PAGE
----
Rehabilitation of balance can be also assisted by various haptic modalities. Light touch effectively reduces body sway . Light touch refers to fingertip contact with another physical object. Sensorimotor information on body displacement afforded by contact of the index finger with a stationary bar can be used to stabilize balance and reduce body sway [16,17]. Light touch as a therapeutic mechanism can be a useful option in balance rehabilitation . Fung et al.  examined the effect of a light touch cue on balance during standing and walking and found that a light touch of a finger along a fixed handrail improved postural stability in stroke patients walking on uneven surfaces. Boonsinsukh et al.  examined the effect of a light touch cue provided to post-stroke subjects via a cane on mediolateral (ML) pelvic stability during walking and found that this improved both muscle activity in paretic lower limbs and ML stability. In a recent study by Fung et al. , the use of virtual reality (VR), combined with manipulation of the physical environment and employment of a haptic cue, effectively enhanced post-stroke balance and mobility. A light touch improved postural stability during quiet standing, with or without somatosensory input from the fingertip, and this effect was eliminated when the hand was anaesthetized via placement of a compression block on the upper arm . In a recent study, Albertsen et al.  showed that a light handgrip on a stick aided postural stabilization; the light grip facilitated delivery of a haptic cue under natural circumstances. Thus, recent studies have used light touch based haptic cue to improve postural stability in, and rehabilitation of, stroke patients. For active haptic cues, vibrotactile bio-feedback was found to be effective in reducing body sway during standing balance  and locomotion activities  in patients with vestibular deficit. Vibrotactile bio-feedback can provide haptic cue through vibration feedback to different parts of the body.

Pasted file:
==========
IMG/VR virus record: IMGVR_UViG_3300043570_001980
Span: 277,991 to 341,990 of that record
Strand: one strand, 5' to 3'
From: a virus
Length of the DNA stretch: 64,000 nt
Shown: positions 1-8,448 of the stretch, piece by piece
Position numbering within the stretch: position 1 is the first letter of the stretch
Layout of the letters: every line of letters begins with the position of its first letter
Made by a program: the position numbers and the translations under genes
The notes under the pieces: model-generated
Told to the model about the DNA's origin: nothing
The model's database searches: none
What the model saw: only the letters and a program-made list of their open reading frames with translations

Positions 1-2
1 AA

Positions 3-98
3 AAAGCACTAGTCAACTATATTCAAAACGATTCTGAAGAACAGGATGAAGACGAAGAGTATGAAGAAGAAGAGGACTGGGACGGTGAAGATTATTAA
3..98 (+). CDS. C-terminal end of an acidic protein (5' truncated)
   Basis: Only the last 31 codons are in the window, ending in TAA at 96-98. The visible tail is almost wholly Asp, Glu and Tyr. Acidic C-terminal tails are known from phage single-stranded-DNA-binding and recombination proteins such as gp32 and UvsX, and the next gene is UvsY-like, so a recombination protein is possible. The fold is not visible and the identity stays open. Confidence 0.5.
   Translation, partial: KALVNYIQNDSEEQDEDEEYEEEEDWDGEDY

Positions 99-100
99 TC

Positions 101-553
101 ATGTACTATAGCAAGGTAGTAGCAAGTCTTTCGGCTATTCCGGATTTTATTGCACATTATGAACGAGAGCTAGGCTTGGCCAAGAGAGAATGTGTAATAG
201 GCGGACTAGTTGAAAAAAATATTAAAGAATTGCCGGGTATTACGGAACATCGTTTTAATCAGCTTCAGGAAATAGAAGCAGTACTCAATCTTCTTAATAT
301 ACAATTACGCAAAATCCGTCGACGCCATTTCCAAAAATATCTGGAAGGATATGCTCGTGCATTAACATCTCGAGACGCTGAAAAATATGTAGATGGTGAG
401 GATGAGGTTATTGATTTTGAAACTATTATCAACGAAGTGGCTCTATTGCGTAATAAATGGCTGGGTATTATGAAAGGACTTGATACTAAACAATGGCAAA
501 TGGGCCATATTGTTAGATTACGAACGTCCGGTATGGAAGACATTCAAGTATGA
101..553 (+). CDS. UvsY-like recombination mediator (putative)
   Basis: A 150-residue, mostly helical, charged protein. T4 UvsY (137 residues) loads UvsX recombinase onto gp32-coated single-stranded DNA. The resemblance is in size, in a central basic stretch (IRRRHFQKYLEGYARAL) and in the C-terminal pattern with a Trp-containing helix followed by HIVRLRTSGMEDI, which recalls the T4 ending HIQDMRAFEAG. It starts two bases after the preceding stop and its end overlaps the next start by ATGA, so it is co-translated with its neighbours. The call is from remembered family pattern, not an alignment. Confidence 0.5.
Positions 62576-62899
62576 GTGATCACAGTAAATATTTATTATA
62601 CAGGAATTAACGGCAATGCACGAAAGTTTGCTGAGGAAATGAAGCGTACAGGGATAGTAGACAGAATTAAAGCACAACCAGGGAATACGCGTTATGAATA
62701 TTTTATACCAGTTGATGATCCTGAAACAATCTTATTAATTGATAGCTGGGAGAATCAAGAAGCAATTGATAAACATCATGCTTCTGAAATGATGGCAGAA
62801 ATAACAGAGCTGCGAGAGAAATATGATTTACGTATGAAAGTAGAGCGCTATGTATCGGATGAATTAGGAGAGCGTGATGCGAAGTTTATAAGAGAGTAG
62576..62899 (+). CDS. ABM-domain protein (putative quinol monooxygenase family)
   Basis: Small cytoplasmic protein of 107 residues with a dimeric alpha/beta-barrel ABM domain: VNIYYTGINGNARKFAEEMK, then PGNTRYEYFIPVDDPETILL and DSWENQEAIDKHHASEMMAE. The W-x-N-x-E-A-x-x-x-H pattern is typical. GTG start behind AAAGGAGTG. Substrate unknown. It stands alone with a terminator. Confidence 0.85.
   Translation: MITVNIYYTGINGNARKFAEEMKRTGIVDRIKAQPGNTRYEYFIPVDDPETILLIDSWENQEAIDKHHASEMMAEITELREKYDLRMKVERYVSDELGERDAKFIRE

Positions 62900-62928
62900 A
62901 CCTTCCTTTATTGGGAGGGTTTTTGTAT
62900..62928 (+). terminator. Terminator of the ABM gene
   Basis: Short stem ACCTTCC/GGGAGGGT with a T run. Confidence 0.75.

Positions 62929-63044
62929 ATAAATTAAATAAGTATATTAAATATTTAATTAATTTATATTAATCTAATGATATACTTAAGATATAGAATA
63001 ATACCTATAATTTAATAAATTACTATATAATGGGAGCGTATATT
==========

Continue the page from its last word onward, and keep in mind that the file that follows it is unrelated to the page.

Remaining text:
Haptic devices are widely used in virtual graphics environments to afford limited perception of mechanical properties such as force, vibration, and friction. Kinesthetic haptic interface exerts controlled forces on the human body using a passive connection that constantly remains in contact with the limbs of the operator. Thus, such cues may be used not only to deliver light touches reducing body sway during standing or walking, but also in balance training featuring virtual reality, affording patients more therapeutic options and improving development of cognition. Thus, it is necessary to study effects of kinesthetic haptic cues on postural stability which can be used to implement a virtual surface of reference, so that a light grip of the haptic device’s handle can be provided.
In the present work, we developed a simple and efficient system which assists the users in reducing body sway using kinesthetic haptic feedback, employing simple equipment including a smartphone (to sense body sway), a computer, and a low-cost commercially available haptic device. The system generates intuitive balance cues delivered via light grips of the handle of a Phantom Omni® device. Thus, the system is very simple to use but efficiently reduces body sway. To the best of the authors’ knowledge, this is the first system to use a haptic device for enhancing the postural stability. The system can provide a platform for possible balance training with complete manipulation according to clinical requirements by utilizing concept of light touch. The objective of the study is to develop a new system for balance improvement and testify the hypothesis that providing kinesthetic haptic feedback will reduce body sway in young healthy subjects with different postures and ground conditions, and stroke patients while standing in the stationary position. Below, we describe our system, give details of our subjects and protocols, describe the parameters measured, and the results. A discussion follows.